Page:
Dubai: Circa June 2014, traders fled UAE equities on massive profit-taking from a rally that was fed by the announcement of Expo 2020, and the upgrade to the emerging market index, along with surging crude to more than $100 per barrel.
The Dubai index tumbled 30 per cent from its May 2014 high of 5,406 within a span of just two months. The Abu Dhabi index also declined 15 per cent after posting its May 2014 high of 5,255.
History is unlikely to repeat itself in Saudi Arabia. In Saudi Arabia’s case, traders might have a little more attraction to stick with their positions after having gained 26 per cent in the run-up to upgrade in June.
“Saudi is a different story from what we saw in the UAE and Qatar. We saw a run-up before the inclusion and then a sell-off post the inclusion. We don’t see happening that in Saudi. The reason is there is a transformation that is going on, although there might a few hiccups, but we believe that they are going in that direction,” Altaf Kassam, EMEA Head of Investment Strategy & Research at State Street Global, told Gulf News.
Saudi Arabia’s vision 2030 plan expects to take its economy off its oil addiction and diversify its economy away from the black gold. The privatisation of its crown jewel, Aramco, is central to the grand plan.
And large cap stocks have been surging on the back of the index inclusion and recovering oil prices. Shares of Al Rajhi Bank have surged, outperforming the benchmark Tadawul. Al Rajhi shares have gained 46 per cent in the past year compared to 16 per cent gains in Tadawul.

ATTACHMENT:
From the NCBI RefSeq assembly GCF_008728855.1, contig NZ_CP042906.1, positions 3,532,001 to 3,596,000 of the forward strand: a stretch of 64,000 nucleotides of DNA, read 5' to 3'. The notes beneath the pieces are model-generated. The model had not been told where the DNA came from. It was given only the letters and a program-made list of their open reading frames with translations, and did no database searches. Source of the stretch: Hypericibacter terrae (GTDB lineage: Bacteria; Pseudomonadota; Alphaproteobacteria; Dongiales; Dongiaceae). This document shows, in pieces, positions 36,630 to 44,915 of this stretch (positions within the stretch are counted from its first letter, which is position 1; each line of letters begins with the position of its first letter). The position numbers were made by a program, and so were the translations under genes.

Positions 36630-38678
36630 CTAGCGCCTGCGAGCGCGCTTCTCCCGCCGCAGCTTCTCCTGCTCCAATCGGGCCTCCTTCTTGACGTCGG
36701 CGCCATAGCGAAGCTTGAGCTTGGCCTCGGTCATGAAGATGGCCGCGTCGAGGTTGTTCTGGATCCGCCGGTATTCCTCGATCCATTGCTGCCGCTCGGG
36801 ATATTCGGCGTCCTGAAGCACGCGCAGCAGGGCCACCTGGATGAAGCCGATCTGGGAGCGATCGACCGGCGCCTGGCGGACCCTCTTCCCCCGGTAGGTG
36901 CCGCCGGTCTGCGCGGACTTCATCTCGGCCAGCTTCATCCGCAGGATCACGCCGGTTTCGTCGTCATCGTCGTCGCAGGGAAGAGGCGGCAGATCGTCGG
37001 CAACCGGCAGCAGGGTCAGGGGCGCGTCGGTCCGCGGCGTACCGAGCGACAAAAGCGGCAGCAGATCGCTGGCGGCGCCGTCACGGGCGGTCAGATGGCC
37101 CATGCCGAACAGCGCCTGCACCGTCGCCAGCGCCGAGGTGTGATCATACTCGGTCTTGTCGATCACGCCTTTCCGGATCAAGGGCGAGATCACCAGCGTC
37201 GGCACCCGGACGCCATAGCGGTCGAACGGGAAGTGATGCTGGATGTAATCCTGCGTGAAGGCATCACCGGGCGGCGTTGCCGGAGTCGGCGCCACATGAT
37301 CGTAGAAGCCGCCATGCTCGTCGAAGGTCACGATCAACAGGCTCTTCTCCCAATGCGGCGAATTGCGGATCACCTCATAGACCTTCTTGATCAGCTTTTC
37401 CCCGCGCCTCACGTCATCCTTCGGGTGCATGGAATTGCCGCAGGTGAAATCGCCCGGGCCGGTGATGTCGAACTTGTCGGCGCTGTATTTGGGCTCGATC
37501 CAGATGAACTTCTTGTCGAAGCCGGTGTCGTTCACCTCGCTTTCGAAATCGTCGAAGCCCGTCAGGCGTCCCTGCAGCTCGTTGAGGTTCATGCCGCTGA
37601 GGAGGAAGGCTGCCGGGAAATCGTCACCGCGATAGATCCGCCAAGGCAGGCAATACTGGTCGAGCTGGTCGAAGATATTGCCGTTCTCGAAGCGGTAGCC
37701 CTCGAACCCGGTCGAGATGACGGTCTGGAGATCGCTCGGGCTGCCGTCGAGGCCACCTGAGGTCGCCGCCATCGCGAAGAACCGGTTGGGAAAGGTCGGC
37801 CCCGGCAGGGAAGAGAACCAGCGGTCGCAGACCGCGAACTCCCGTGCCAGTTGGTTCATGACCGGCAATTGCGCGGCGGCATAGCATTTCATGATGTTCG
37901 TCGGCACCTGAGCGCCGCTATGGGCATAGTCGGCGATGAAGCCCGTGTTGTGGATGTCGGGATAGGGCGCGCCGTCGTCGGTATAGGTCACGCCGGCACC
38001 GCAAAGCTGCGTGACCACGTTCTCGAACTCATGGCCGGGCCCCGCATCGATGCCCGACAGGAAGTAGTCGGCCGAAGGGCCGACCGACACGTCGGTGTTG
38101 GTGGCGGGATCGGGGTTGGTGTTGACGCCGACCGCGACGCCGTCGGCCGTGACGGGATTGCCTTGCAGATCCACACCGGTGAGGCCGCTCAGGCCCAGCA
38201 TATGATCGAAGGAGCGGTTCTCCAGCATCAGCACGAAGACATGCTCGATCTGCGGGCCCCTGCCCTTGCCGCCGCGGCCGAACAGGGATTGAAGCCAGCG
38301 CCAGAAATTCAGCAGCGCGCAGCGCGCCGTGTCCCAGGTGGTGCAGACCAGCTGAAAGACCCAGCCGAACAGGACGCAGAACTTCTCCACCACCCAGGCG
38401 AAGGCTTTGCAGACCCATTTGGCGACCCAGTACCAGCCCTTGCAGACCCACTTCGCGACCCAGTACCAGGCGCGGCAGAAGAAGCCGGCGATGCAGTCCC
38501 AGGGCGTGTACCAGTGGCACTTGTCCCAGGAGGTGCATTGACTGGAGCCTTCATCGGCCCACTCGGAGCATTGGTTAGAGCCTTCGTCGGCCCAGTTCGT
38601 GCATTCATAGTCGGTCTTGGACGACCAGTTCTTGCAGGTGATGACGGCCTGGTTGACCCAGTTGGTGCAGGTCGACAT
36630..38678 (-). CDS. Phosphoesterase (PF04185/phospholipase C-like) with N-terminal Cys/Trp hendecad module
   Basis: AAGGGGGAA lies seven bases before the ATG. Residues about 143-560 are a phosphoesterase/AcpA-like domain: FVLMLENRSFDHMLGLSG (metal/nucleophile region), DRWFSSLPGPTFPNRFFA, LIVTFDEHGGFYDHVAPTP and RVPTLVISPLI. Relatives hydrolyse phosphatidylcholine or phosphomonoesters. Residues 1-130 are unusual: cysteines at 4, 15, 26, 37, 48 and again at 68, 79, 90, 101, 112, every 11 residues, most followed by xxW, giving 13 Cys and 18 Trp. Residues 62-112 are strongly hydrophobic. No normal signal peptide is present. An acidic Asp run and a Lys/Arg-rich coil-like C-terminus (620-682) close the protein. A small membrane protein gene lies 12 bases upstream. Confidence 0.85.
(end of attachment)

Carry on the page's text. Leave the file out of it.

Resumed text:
However, State Street Global feels that medium and small-cap stocks may offer more value than the large cap stocks, which are at the higher end of the 2-year valuation range.
“I think we would be looking just as the economy moves away from the energy and chemical focused to a more diversified sector approach to be looking down the capital structure to more mid and small caps, and that would give us exposure to more various sectors of the economy,” Kassam said.
Other than Saudi equities, Chinese stocks remain a focus for State Street, which manages $2.5 trillion of client’s money.
“China and Saudi are similar kind of stories where mid-cap and small cap have reasonable valuations. We would have a separate allocation of 20 per cent to China. We look at the more domestically exposed stocks than exports oriented stocks. Consumer sectors such as food and drink, state-owned enterprises,” he added. Kassam feels that investors can derive alpha from United States equities and high yields.